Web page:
Pomalyst® is an immunomodulatory drug (IMiD®). Approved by the FDA in 2013, Pomalyst is chemically related to thalidomide and lenalidomide, which was approved by the FDA in 2006, but Pomalyst has been enhanced to be more effective.
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POMALYST® (pomalidomide) is a thalidomide analogue indicated, in combination with dexamethasone, for patients with multiple myeloma who have received at least two prior therapies including lenalidomide and a proteasome inhibitor and have demonstrated disease progression on or within 60 days of completion of the last therapy.
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This booklet is about a drug that is used only for patients with relapsed and refractory myeloma. It presents information on Pomalyst® and how it works, the results of clinical trials and ongoing research with Pomalyst, how and when to take Pomalyst, and its possible side effects and how to manage them.
This handy tip card includes indications, dosage, and potential side effects.
Possible Side Effects
Patients with a prior history of serious sensitivity to Thalomid or Revlimid were excluded from studies with Pomalyst and may be at higher risk of allergic reactions to Pomalyst. Drug hypersensitivity results from the interaction of a drug and the immune system. Risk factors for drug hypersensitivity reactions include age, female gender, concurrent illnesses, and previous hypersensitivity to related drugs. Symptoms may include difficulty breathing, rash, hives, fever, swelling, vomiting, or diarrhea.
Neutropenia (decreased white blood cell count) of any grade was reported in 50% of patients and was the most frequently reported serious adverse event, followed by anemia (low red blood cell count) and thrombocytopenia (low platelet count). Since your white blood cells make up your immune system, which is your defense against viral and bacterial illnesses, having too few of these cells can lead to infection. Fever is the most common sign of having too few neutrophils, and is a sign that you need immediate medical attention. Other common symptoms associated with a low neutrophil count include sore throat and mouth sores.
When patients with relapsed myeloma begin therapy with Pomalyst, neutropenia is often a problem that results from the combined effects of myeloma infiltration of the bone marrow, the impact of prior therapy, and the impact of the Pomalyst. In the first 2–3 months of therapy, it is especially important to try to maintain the full dose of Pomalyst as much as possible and, if need be, to support the white blood cells with a drug such as Neupogen® (G-CSF, colony-stimulating factor), a growth factor to stimulate neutrophil production. As the myeloma cells are cleared out of the bone marrow, the neutrophils recover, and tolerance for the full dose of Pomalyst improves.
With ongoing Pomalyst therapy beyond the initial cycles, support for white cell production may be an on-going concern. This can be achieved with a G-CSF. If the white blood cell count remains low, dose reduction of Pomalyst may also be required once response has been achieved.
Deep vein thrombosis (DVT)
Patients receiving Pomalyst have developed venous thromboembolisms (VTE, blood clots) reported as serious adverse reactions. In the clinical trial used for FDA approval, all patients were required to receive treatment to prevent blood clots. The rate of deep vein thrombosis (DVT) or pulmonary embolism (PE) was 3%.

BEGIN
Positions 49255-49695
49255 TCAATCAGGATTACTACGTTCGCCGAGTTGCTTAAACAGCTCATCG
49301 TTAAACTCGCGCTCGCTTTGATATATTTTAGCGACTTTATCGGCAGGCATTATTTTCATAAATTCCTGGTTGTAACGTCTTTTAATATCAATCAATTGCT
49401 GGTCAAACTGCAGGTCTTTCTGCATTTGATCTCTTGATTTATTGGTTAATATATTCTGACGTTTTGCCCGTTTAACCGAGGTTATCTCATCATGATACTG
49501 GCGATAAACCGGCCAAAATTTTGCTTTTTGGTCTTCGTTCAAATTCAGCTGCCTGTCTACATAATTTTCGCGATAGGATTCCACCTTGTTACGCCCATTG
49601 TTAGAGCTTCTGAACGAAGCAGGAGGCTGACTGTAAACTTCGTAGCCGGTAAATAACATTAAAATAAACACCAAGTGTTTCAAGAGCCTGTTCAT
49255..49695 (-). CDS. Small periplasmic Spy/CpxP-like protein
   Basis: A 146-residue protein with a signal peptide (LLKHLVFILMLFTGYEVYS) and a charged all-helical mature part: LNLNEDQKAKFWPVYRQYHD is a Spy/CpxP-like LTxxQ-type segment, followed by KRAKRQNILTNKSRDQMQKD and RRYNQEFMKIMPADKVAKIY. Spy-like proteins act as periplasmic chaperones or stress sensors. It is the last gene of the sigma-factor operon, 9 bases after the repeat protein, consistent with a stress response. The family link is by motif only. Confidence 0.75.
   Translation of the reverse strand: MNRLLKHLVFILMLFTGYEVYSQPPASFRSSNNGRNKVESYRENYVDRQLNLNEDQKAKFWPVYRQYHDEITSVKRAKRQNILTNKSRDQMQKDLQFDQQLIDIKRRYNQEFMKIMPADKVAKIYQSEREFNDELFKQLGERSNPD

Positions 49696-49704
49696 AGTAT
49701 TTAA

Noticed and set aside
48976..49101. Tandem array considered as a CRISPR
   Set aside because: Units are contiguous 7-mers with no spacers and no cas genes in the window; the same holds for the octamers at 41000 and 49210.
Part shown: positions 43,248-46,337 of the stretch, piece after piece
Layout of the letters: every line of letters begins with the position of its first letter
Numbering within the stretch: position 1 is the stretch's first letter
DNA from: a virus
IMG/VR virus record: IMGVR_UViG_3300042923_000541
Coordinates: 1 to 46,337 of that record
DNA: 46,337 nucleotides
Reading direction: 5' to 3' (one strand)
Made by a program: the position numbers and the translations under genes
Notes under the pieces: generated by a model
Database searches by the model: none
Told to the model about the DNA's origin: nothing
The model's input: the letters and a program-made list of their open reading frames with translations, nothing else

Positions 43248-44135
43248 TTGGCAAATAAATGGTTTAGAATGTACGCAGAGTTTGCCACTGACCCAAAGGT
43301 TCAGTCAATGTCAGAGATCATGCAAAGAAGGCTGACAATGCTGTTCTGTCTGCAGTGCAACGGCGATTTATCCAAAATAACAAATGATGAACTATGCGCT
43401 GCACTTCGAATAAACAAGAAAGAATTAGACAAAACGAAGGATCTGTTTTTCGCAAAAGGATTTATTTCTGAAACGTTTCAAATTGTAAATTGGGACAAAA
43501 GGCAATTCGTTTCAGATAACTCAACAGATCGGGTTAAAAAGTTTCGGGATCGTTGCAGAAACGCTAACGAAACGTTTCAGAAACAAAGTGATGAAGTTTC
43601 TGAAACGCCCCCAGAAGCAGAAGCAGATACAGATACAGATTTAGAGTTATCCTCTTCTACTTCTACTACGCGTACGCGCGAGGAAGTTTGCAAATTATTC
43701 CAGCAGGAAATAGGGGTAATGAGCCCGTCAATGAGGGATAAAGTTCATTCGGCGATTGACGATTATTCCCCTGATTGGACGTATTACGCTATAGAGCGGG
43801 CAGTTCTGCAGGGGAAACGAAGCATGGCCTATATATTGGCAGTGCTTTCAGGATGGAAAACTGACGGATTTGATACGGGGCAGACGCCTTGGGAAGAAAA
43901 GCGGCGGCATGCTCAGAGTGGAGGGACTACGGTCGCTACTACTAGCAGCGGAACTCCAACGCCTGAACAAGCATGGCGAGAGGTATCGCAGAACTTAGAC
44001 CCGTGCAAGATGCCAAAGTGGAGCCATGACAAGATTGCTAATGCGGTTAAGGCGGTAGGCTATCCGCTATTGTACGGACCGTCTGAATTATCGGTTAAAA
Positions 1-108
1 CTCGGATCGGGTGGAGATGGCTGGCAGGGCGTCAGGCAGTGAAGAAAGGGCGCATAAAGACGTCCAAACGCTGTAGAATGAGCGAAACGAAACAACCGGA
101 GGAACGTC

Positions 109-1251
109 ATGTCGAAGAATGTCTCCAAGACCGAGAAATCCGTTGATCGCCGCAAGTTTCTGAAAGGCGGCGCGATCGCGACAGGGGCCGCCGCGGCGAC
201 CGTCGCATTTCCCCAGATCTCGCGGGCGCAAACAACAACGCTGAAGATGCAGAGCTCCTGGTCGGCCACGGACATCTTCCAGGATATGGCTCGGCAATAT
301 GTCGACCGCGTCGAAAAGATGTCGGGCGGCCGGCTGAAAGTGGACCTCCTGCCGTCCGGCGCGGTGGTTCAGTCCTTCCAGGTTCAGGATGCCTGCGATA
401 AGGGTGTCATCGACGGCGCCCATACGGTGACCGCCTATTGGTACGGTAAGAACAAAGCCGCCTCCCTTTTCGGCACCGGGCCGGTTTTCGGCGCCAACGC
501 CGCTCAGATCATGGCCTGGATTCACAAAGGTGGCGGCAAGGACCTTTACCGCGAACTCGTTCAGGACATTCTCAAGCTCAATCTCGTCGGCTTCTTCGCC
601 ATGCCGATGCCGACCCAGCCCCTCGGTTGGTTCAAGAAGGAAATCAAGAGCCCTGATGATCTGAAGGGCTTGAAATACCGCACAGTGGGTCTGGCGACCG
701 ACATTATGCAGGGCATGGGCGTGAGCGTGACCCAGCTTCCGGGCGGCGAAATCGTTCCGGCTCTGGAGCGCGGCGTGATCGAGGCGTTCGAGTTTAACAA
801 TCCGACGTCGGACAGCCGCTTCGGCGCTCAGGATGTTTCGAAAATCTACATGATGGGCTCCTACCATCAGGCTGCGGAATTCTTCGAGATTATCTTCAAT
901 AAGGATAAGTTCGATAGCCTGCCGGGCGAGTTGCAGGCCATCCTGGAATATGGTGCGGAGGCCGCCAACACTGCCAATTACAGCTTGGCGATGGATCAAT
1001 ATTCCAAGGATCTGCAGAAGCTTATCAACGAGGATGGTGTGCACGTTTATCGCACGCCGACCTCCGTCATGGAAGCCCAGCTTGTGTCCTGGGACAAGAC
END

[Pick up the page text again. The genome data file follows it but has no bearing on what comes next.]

DVT is a serious condition and is poten-tially life threatening. DVT is a blood clot in a deep vein of the lower extremities (usually occurring in the leg or thigh, and very occasionally in the neck or upper arm). A blood clot from a DVT can break loose (embolize) and travel to the heart or lungs. An embolus is very dangerous. If you are taking Pomalyst and you experience warmth, swelling, redness, difficulty breathing, and/or pain in an extremity, notify your doctor immediately.
Dizziness and confusion
18% of patients in the clinical trial leading to FDA approval of Pomalyst experienced dizziness and 12% of patients experienced some mental confusion.
18% of patients experienced neuropathy (toxicity to nerve tissue), approximately half of which was peripheral neuropathy. There were no cases of serious neuropathic adverse events. Symptoms of neuropathy include dizziness and fainting; symptoms of peripheral neuropathy include numbness, tingling, and pain in the hands and/or feet.
Feeling unusually tired is a common side effect of treatment for myeloma (and other cancers). Although many of the patients in clinical trials with Pomalyst felt fatigued, very few had severe fatigue that prevented them from performing the activities of daily living. As a general rule, any patient suffering from fatigue should exercise caution if operating machinery, including automobiles. The IMF has a publication called Understanding Fatigue that will be useful if you or someone you care for experiences this side effect.
Patients taking Pomalyst may experience a decrease in the level of blood cells called thrombocytes, or platelets, which are responsible for clotting the blood. Low levels of platelets can result in bruising, bleeding, and slower healing.
Red blood cells contain hemoglobin, a protein that contains iron and transports oxygen from the lungs to the body’s organs and tissues. When a patient has anemia, the result is low levels of oxygen in the body, which may cause shortness of breath and feelings of exhaustion